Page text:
The Nyabingi Cult
In the Northern peripheral areas we do not find the Ryangombe cult but the Nyabingi cult. Gravel mentions that the Nyabingi cult spread from the North to Gisaka in the East shortly after the advent of the Europeans (1 9 6 8p.147). The Nyabingi cult is however not restricted to Rwanda as it is also found in Kigezi, Uganda.
In Rwanda there are different versions as to the identity of Nyabingi. Summarising the different versions; Nyabingi was a daughter of the king of Ndorwa, belonging to a Tutsi lineage. She somehow managed to succeed her father to the kingship. But she is killed by a cousin who connived to do so with the co-operation of the king of Rwanda. After her death the Mwami of Rwanda forcibly occupied Ndorwa but nevermanaged to establish proper administrative control. Nyabingi, who was killed with all her servants, supposedly ‘never died but remained with her people, however she remained invisible.
Various points in the organization of the Nyabingi cult, which contrast with the Ryangombe cult, shows how it was able to, and in fact did, constitute a force opposing further annexation of the North by central Rwanda. The Nyabingicult had official priests and priestesses, who were believed to be able to intercede with Nyabingi in order to gain her protection. This protection could be given to anyone, protection only to those who had been initiated. However Nyabingi priests demanded substantial payment in goods for their services as intermediaries. Hence they were often extremely wealthy and had extensive powers. They further surrounded themselves with an armed retinue of servants for protection who could also be used in extorting any payment due to the priest.
The organization of the Nyabingi cult, which was widespread in the North, thus provided both the means for physical resistance of central government in the North and a religious rallying point against external threat to the area. Onseveral occasions it has been recorded that the Nyabingi cult was in fact used in revolts.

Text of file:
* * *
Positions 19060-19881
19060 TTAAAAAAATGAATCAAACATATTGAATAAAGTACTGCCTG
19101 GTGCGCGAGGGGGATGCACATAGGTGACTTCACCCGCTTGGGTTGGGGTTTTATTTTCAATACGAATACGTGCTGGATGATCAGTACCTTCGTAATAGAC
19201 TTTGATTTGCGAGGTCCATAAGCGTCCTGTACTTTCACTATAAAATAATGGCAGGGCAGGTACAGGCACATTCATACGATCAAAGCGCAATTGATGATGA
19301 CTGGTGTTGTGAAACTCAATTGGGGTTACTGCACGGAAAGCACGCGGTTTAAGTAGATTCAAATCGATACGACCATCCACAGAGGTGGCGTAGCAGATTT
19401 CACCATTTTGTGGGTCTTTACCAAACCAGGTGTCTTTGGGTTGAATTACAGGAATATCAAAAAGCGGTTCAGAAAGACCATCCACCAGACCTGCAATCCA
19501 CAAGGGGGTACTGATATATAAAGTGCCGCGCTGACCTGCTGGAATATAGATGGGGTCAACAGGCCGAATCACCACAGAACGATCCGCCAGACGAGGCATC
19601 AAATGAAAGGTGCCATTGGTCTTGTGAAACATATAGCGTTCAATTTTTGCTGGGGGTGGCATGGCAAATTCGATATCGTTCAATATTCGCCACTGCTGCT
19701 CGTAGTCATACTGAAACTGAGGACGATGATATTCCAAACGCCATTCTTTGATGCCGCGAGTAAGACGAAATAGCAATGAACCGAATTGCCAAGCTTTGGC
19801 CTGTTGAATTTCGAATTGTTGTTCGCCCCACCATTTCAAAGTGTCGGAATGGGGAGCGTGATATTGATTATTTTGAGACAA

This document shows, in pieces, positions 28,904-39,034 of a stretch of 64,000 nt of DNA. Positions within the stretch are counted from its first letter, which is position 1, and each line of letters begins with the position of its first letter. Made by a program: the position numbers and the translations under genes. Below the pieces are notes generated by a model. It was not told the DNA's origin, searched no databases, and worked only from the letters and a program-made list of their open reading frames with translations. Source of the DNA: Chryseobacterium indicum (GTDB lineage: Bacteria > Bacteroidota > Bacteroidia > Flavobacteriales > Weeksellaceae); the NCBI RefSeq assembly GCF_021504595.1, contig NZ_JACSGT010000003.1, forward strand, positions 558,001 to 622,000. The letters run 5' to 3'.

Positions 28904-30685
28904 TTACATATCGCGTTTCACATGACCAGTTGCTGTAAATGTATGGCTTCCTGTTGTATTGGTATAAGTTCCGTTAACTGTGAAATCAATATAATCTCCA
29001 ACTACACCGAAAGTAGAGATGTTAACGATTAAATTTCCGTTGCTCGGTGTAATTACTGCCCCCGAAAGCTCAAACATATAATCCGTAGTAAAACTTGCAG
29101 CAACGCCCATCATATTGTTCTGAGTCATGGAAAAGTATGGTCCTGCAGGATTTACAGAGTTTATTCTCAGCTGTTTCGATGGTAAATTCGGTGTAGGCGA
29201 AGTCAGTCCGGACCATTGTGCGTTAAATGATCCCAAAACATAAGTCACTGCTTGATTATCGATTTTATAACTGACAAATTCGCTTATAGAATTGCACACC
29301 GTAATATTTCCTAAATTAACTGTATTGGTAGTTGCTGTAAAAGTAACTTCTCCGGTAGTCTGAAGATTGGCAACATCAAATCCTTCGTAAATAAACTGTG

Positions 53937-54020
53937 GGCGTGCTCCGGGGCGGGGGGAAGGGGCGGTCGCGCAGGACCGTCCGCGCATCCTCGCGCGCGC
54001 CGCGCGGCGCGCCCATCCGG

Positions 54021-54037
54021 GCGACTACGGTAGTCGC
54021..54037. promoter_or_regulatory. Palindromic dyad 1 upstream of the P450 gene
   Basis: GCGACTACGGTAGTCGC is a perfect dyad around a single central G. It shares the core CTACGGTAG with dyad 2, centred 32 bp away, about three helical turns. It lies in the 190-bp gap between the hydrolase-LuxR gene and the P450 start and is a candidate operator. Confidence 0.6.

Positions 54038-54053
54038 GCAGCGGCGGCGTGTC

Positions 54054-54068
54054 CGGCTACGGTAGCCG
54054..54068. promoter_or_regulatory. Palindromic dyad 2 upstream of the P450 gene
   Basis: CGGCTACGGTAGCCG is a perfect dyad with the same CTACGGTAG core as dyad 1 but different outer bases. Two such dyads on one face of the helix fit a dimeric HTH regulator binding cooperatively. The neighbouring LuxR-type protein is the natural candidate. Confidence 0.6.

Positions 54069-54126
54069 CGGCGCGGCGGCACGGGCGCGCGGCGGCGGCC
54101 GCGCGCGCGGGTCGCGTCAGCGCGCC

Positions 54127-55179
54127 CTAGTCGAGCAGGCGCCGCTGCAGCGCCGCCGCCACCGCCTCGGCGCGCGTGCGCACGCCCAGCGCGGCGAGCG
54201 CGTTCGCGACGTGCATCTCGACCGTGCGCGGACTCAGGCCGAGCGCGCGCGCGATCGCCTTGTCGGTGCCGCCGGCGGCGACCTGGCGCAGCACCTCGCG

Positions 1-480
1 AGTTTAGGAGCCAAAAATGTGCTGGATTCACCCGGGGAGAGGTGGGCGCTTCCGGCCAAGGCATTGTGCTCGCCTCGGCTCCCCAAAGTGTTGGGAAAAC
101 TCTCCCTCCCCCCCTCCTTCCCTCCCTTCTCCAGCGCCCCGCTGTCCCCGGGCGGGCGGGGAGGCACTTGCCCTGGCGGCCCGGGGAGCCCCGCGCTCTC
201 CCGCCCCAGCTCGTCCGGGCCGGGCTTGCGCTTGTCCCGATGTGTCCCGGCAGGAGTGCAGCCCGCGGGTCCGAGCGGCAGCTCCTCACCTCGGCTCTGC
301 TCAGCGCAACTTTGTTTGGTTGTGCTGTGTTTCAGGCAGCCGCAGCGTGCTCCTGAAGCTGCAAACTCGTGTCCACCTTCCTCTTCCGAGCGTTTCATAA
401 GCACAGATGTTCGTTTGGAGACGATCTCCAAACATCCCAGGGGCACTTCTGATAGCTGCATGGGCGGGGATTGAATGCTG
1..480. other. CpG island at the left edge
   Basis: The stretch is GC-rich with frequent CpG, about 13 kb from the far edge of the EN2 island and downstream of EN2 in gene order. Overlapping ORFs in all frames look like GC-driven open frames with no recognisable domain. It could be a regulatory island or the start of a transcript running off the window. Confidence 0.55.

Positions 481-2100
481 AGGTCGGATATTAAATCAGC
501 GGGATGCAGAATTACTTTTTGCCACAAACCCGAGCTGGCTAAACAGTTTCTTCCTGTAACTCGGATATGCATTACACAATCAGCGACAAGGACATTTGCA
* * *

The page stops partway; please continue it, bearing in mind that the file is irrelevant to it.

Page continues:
The central government also realised the potential threat of the Nyabingi organisation in the North. For instance, during the invasion of the North by Rwabugiri, several of the priestesses were put to death. Contrary to the Ryangombe cult in central Rwanda, the Nyabingi cult can be seen in some sense as a revolutionary both, inits myth of origin and in the uses to which its actualorganisation could be put. Pauwels gives several names of priests and priestesses who were in recent times either putto death or put in prison. (1957 P.255) Thus theorganisation of the cult provided a framework for expressingopposition to the encroachment of authority in the North. This anti-authoritarian tendency carried over into the colonial era.
When the colonial powers introduced Central Rwanda administration into the North, it became a centre of opposition against all the recently introduced forms of authority. The Fyabingi cult was officially forbidden in 1922 and the movement went underground. Phus the Nyabingi cult was an element of social cohesion in the North in as much as it was a force, expressed in religious terms, which opposed the newly established authority. It provided a focus for common identity in the face of the same authority through which Nyabingi had perished and which now did not allow expression of the cult rendered to Nyabingi. Whether the spread of the Nyabingi cult into Gisaka, after the arrival of the Europeans, mentioned by Gravel, is related to these aspects could only have been established by research at that time. To sum up this incomplete and summary survey of the religious complex in Rwanda, we may say that the cult ofthe dead was the most general and characteristic featureof religious practices. It had the function of upholding traditional patterns of behaviour and fostering good relations within and outside the lineage. The Ryangombe cult in Central Rwanda and the Nyabingi cult in the peripheral areas had definite sectional overtones and the Nyabingi cult had definite anti-central government tendencies.https://uk.amateka.net/the-nyabingi-cult/https://uk.amateka.net/wp-content/uploads/2019/11/imigenzo.jpghttps://uk.amateka.net/wp-content/uploads/2019/11/imigenzo-150x150.jpgSocial & cultureIn the Northern peripheral areas we do not find the Ryangombe cult but the Nyabingi cult. Gravel mentions that the Nyabingi cult spread from the North to Gisaka in the East shortly after the advent of the Europeans (1 9 6 8p.147). The Nyabingi cult is however not restricted to Rwanda as it...BarataBarata firstname.lastname@example.orgAdministratorAMATEKA | HISTORY OF RWANDA